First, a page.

Influential American choreographer and dancer Graham commissioned the piece from Copland, requesting a ballet with an American theme and providing him with a scenario to follow. At the 1944 premiere, Graham danced the lead role in the ballet, which depicts the lives of pioneers in a religious community in Pennsylvania. The work is still one of her best known.

Byrne is choreographing the Copland piece — the second time she has done so. In 2010, Byrne and Besaw collaborated with the BCO on a similar dance-and-music performance, which included Appalachian Spring.

"The last time around, I specifically didn't look at Martha's version, because I really was scared of being influenced by it too much," says Byrne.

But, just as Besaw struggles with Nijinsky's legacy, the imprint of Graham's choreography is alive and well in Byrne's mind. Watching a video of her 2010 dance, she found that she had inadvertently included Graham's movements at precisely the same points in the music.

"I had no idea I was doing that," admits Byrne. "It's kind of like a half-filled helium balloon just floating there: Martha's there. Martha is always there."

This time, Byrne is using a different approach. Rather than tightly choreographing the entire piece, she has developed scores for improvisation, designed to highlight what the dancers bring to the performance and to give them more agency in its creation.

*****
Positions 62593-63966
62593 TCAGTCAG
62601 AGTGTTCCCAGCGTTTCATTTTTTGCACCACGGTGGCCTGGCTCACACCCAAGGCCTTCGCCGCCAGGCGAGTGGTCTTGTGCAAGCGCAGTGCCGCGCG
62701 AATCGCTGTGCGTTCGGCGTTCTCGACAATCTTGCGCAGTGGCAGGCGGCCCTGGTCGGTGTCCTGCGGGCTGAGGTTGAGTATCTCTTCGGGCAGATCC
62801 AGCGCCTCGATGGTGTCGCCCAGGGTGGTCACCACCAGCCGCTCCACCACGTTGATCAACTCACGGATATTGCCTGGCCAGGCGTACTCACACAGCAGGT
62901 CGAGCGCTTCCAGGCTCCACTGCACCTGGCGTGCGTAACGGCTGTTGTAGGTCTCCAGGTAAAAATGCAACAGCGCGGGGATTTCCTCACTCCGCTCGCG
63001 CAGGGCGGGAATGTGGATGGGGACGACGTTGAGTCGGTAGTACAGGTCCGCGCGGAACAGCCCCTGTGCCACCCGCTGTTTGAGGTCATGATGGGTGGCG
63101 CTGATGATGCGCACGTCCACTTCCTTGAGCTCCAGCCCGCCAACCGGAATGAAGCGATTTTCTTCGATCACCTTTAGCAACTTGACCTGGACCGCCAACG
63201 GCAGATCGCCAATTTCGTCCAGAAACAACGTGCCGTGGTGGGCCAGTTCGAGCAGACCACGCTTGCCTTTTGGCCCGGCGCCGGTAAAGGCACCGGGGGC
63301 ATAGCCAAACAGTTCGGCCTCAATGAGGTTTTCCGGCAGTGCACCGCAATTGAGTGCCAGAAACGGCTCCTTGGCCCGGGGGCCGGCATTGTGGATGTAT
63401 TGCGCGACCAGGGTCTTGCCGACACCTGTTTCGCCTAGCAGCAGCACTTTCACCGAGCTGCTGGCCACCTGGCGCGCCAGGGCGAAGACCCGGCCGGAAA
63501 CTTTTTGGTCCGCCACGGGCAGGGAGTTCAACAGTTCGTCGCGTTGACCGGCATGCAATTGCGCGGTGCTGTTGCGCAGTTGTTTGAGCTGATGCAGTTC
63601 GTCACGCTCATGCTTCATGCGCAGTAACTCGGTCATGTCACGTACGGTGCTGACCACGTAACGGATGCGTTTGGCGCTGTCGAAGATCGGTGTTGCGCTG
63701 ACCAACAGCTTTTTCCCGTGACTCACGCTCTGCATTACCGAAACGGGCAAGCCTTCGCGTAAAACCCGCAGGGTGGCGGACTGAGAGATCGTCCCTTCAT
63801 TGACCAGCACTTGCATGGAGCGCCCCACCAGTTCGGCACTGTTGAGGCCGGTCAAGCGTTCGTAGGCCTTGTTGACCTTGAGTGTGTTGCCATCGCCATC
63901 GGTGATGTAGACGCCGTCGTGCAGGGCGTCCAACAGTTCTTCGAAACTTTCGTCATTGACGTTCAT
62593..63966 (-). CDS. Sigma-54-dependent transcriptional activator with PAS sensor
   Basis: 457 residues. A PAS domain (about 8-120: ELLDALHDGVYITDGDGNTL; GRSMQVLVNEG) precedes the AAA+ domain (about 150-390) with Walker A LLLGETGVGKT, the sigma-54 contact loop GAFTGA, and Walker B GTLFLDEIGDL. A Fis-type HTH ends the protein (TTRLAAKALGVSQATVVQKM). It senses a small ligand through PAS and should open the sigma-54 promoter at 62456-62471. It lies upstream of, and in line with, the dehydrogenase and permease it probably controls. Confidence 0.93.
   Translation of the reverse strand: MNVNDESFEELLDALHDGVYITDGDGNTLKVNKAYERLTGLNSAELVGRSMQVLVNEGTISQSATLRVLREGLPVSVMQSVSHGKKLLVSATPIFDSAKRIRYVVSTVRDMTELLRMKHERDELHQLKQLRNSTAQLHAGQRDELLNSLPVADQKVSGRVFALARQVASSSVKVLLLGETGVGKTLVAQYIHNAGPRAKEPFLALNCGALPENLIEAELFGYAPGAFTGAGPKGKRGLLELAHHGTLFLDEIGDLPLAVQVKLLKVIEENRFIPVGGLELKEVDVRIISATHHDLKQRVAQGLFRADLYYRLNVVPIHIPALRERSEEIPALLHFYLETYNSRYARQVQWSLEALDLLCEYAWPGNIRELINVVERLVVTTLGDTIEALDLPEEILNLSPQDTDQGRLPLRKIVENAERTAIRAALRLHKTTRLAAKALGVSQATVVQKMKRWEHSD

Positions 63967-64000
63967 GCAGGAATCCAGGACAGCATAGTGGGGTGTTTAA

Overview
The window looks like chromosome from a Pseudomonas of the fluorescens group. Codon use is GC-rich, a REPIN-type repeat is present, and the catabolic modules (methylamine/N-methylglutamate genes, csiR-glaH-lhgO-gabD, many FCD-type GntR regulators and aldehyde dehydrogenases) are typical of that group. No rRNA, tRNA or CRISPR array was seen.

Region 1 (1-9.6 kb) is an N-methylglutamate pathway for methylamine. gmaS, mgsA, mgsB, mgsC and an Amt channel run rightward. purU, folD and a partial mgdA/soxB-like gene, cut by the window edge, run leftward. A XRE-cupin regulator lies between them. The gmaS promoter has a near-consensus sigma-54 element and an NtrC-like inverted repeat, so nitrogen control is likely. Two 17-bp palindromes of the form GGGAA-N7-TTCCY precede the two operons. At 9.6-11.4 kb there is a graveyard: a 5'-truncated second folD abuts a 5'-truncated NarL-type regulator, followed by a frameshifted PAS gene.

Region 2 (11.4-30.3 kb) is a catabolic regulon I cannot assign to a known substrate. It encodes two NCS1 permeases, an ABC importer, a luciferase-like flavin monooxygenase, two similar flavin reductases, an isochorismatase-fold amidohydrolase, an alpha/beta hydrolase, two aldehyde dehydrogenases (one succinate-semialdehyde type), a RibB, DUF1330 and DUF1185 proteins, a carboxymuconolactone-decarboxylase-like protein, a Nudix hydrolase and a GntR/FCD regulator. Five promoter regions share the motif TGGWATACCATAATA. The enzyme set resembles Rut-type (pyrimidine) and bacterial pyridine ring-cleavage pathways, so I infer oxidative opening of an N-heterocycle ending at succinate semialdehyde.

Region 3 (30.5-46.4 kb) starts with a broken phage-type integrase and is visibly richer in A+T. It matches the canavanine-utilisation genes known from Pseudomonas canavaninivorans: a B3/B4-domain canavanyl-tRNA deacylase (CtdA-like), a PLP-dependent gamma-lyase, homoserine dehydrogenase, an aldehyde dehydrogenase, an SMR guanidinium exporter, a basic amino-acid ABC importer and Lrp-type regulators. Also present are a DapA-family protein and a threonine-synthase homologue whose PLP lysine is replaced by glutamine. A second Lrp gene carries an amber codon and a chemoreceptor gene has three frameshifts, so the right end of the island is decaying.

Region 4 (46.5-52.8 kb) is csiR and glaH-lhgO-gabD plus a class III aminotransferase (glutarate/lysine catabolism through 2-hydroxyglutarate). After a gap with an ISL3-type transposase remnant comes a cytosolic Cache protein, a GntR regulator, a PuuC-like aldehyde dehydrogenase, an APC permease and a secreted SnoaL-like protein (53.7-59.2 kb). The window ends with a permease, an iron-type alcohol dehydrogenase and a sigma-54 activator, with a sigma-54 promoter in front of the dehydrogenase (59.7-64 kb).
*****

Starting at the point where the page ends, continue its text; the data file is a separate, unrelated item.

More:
An improvisation score is a set of rules within which dancers create on the fly, much the same way two people use language to communicate through speaking and listening. As an example, Byrne cites a simple score by Action Theater pioneer Ruth Zaporah in which paired dancers take turns moving.

"There's almost no choice, and there's absolute choice once the dancer understands the freedoms and the parameters," says Byrne. "It starts to bring up beautiful particularity, which is, of course, the individuality of the performer and the moment and their interaction with each other."

While viewers may assume that improvisation is easy, random or less artistic than choreography, Byrne disagrees.

"It's good improvisation when the absolutely beautiful, right thing is happening at that moment and is absolutely of the moment," she says. "It's not random at all. When I feel like performers are having a real and significant experience through their movement or being still or whatever they're doing, audiences are able to have that empathetic experience, too."